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Criticism Of Tenure Review Misguided

1 August 2006
Criticism Of Tenure Review Misguided

High Country farmers are disappointed that some groups continue to criticise the tenure review process despite the steady progress that has been made, said Donald Aubrey, chair of the South Island High Country Committee.

Mr Aubrey’s comments follow the stream of criticism about the South Island land tenure review. The latest example of this criticism relates to Richmond Pastoral Lease, on the shores of Lake Tekapo.

Richmond is 9567 hectares and after a comprehensive review over eight years, around 40 percent of this land is proposed to pass to the Department of Conservation.

“In the case of Richmond Station there are no subdivision plans. Despite this, Forest & Bird is objecting to the tenure review on the basis there might be plans to subdivide. It is objecting to something that hasn’t even happened and this is both inappropriate and unreasonable,” said Mr Aubrey.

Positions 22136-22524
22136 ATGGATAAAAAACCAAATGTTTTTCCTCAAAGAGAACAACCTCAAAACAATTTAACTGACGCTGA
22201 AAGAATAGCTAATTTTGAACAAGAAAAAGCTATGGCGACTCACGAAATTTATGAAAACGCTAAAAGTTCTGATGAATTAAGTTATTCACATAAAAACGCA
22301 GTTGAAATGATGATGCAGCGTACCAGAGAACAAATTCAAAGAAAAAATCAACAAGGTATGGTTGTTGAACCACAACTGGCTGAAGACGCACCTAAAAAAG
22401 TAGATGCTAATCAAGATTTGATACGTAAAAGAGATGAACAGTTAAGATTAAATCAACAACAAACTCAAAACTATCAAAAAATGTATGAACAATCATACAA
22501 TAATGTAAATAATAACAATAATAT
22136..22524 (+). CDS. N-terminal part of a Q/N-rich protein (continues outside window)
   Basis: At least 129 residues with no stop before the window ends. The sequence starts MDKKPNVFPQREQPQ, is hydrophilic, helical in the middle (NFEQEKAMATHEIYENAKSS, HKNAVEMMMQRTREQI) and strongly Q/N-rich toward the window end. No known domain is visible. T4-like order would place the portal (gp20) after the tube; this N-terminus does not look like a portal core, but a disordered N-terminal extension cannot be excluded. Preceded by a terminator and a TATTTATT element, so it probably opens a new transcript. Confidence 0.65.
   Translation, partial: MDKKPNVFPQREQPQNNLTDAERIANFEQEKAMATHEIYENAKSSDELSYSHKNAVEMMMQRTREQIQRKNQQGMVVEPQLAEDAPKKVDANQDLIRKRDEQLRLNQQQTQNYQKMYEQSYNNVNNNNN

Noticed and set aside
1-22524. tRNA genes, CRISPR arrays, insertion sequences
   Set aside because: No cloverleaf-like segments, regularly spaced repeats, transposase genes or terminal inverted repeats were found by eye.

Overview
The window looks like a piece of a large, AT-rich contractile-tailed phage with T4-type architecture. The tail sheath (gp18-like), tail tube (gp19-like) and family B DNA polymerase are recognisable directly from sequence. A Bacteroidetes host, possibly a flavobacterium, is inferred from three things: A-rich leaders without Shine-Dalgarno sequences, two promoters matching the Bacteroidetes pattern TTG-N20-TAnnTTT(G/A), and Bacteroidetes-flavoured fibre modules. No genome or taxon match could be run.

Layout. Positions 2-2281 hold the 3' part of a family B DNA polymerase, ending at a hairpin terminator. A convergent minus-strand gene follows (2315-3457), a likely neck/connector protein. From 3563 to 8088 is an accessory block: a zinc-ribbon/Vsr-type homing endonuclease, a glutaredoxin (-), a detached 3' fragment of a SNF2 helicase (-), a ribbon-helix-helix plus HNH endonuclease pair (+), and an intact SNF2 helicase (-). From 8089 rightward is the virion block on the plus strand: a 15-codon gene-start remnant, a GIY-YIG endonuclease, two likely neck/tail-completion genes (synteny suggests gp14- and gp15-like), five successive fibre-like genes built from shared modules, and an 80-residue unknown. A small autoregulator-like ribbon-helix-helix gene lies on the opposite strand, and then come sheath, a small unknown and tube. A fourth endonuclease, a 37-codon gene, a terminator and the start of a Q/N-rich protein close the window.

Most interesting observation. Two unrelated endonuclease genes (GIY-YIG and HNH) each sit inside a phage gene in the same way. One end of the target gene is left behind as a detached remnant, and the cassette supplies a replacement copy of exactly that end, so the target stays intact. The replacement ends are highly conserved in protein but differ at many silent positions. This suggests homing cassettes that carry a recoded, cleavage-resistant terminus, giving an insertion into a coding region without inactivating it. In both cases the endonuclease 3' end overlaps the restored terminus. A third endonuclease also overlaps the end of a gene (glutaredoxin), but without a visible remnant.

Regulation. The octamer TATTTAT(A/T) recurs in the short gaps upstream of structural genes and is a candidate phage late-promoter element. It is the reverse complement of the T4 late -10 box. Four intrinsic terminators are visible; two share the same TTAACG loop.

To date the South Island land tenure review has resulted in the following:

- More than 50 pastoral leases are to be discontinued as a result of agreement between lessees and the Crown.

- A 50/50 split between Crown land and land to be freeholded is reflected in figures to date.

- Agreements reached mean that more than 133,400 hectares have been added to DoC’s estate.

- New conservation parks have been established as a direct result of the goodwill of the lessees.

“The critics fail to recognise that it is because of the stewardship of farmers that the land is sought after for its conservation values,” said Mr Aubrey.

The South Island High Country Committee is an industry group within Federated Farmers of New Zealand Inc.

ENDS

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